This position has been filled. However, please do contact Matthew if you are interested in postdocs with the ECL. We are especially interested in supporting ARC DECRA and Linkage proposals.
Postdoc in SE Asian Wildlife Ecology (Singapore)
Matthew Luskin and The Ecological Cascades Lab (University of Queensland) invite applicants for a postdoc based in Singapore, in collaboration with Prof David Wardle at Nanyang Technological University. We will are reviewing applications immediately and the successful candidate is expected to start in December 2020 or January 2021.
Southeast Asian wildlife is threatened by habitat loss and fragmentation and hunting. The loss of predators may also trigger trophic cascades. However, some generalist species like wild pigs and macaques thrive in these disturbed conditions, especially if they are able to capitalize on anthropogenic food sources. The secondary impacts of altered wildlife include cascading effects on the plant communities. We seek a wildlife ecologist to study these issues.
A key issue in Singapore is the recolonization of native wild boars (Sus scrofa) that were extirpated from the island for 50 years. The wild boars have now spread into core NParks conservation and recreation areas. This could produce positive or negative environmental and social impacts. Example questions include: how do wild boars affect other vertebrates and how do they alter food-web structure? What is the population of wild boars in various forests and have they reached their carrying capacity? How do wild boars affect natural plant communities and especially tree recruitment? How do food webs in Singapore differ from other Southeast Asian forests?
To assess these questions, the successful applicant will analyze a large dataset from camera trapping from across Southeast Asia and establish new field work in Singapore. Fieldwork tasks focused on wild boar include demography (camera traps), movement (GPS collaring), and diet (DNA metagenomics of fecal samples). This work will be carried out in multiple NParks protected areas in Singapore.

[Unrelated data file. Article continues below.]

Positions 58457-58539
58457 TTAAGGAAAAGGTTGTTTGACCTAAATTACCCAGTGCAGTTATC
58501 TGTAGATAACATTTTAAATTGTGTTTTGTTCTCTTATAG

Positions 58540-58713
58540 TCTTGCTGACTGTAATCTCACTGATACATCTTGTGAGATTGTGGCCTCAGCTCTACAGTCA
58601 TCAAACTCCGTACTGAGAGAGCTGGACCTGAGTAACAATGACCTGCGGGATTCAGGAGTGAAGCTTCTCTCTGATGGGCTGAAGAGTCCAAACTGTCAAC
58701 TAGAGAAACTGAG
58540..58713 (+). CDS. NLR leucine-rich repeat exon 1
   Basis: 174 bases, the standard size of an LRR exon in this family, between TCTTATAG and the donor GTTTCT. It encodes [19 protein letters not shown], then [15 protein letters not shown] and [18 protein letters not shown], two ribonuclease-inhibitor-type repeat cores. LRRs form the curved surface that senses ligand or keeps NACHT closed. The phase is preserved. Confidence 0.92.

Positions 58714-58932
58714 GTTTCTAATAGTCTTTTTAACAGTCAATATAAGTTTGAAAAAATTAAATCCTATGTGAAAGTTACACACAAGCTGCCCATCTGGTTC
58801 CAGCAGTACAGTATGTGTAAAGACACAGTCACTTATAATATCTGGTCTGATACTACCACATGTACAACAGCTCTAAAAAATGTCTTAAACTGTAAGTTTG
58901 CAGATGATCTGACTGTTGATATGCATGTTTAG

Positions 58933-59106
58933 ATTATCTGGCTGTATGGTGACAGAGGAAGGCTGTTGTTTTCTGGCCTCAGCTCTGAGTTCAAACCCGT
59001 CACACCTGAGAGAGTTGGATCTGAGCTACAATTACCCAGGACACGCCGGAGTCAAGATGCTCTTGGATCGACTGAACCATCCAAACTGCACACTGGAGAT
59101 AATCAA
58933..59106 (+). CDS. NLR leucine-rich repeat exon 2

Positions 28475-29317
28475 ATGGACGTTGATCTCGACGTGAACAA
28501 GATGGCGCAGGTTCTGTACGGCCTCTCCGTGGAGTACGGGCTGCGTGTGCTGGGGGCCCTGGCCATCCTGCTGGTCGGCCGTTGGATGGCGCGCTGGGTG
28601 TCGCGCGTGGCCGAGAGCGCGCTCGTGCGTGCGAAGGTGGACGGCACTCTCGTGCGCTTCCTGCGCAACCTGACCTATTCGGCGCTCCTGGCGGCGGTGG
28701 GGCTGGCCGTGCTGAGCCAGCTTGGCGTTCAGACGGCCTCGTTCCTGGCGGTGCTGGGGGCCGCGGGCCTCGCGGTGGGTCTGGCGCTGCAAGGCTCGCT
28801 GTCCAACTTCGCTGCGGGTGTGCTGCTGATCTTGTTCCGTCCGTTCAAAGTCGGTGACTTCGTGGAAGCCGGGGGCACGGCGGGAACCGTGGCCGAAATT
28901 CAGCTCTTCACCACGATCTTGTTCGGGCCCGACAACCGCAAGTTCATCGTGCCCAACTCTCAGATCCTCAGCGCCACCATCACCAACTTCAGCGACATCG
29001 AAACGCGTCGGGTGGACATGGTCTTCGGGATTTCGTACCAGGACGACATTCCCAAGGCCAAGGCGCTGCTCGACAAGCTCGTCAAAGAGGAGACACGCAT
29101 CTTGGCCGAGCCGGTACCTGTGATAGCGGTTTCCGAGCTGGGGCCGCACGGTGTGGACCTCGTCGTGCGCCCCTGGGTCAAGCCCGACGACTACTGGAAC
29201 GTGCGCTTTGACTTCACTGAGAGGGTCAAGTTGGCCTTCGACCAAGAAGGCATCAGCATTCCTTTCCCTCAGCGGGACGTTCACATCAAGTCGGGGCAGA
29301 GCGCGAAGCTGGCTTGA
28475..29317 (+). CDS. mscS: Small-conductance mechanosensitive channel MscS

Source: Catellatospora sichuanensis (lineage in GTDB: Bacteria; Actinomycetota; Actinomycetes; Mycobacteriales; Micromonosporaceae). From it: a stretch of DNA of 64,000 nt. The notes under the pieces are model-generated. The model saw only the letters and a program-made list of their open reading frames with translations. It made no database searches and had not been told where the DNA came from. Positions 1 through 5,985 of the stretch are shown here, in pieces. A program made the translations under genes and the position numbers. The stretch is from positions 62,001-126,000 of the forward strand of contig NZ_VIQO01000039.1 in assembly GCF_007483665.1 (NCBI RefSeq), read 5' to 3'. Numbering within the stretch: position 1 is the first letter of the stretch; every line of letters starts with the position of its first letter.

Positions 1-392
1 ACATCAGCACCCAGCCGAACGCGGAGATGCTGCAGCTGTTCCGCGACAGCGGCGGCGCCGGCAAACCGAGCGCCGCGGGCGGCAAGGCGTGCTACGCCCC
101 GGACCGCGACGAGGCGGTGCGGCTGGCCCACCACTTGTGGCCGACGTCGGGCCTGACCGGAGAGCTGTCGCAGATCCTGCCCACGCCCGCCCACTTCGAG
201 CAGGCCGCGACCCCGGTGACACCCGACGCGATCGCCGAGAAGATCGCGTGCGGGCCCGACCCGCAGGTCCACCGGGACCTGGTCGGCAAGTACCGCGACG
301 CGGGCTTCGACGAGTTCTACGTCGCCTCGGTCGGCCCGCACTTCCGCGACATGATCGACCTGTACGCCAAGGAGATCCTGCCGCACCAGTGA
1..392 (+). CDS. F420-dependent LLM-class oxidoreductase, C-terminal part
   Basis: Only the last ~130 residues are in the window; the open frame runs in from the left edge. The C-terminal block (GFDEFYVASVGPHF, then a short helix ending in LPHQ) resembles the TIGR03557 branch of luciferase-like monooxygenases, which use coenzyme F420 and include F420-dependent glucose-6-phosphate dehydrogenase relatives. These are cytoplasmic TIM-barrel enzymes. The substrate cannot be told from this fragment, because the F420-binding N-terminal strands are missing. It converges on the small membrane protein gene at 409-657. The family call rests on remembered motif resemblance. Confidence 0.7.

The Research Fellow will be responsible for leading (i) comparative analyses of Singaporean rainforest food-webs to other sites in Southeast Asia, (ii) collection and analysis of field data described above, (iii) seeing this work through to publication in major research journals. There will be assistance from one full-time Research Assistant and from NParks staff.
Duties and Responsibilities
Design and implement fieldwork on wildlife ecology
Data management and statistical analyses
Work effectively with NParks and project PIs
Mentor junior colleagues, as needed
Writing and publication of results in peer-reviewed journals
Knowledge and Experience Requirements:
PhD degree in ecology or closely related field
Experience analyzing and publishing using wildlife data
Extensive experience with statistical analysis using R
Prior experience in publishing in peer-reviewed scientific journals
Excellent oral and written communication skills in English
Funding for this position is for one year and at competitive rates. The start date is December 2020 or January 2021, although there is some flexibility around this. More information available at www.ecologicalcascades.com
Interested applicants are invited to submit a cover letter, full CV and names and contact details of three referees to email@example.com indicating subject line: Research Fellow – Wildlife ecology – LAST NAME. Review of applications will begin immediately. Kindly note that only short-listed candidates will be contacted for interview.
About NTU and details of the position
The work will be overseen by Dr. Matthew Scott Luskin at University of Queensland (Australia) and is funded by Singapore’s National Parks Board (NParks). The position will be based at NTU’s The Asian School of the Environment (ASE) in Prof. David Wardle’s research group. Young and research-intensive, NTU is ranked 11th globally and 1st among the young universities.
Please use the following link to submit final documents after pre-approval from Luskin/Wardle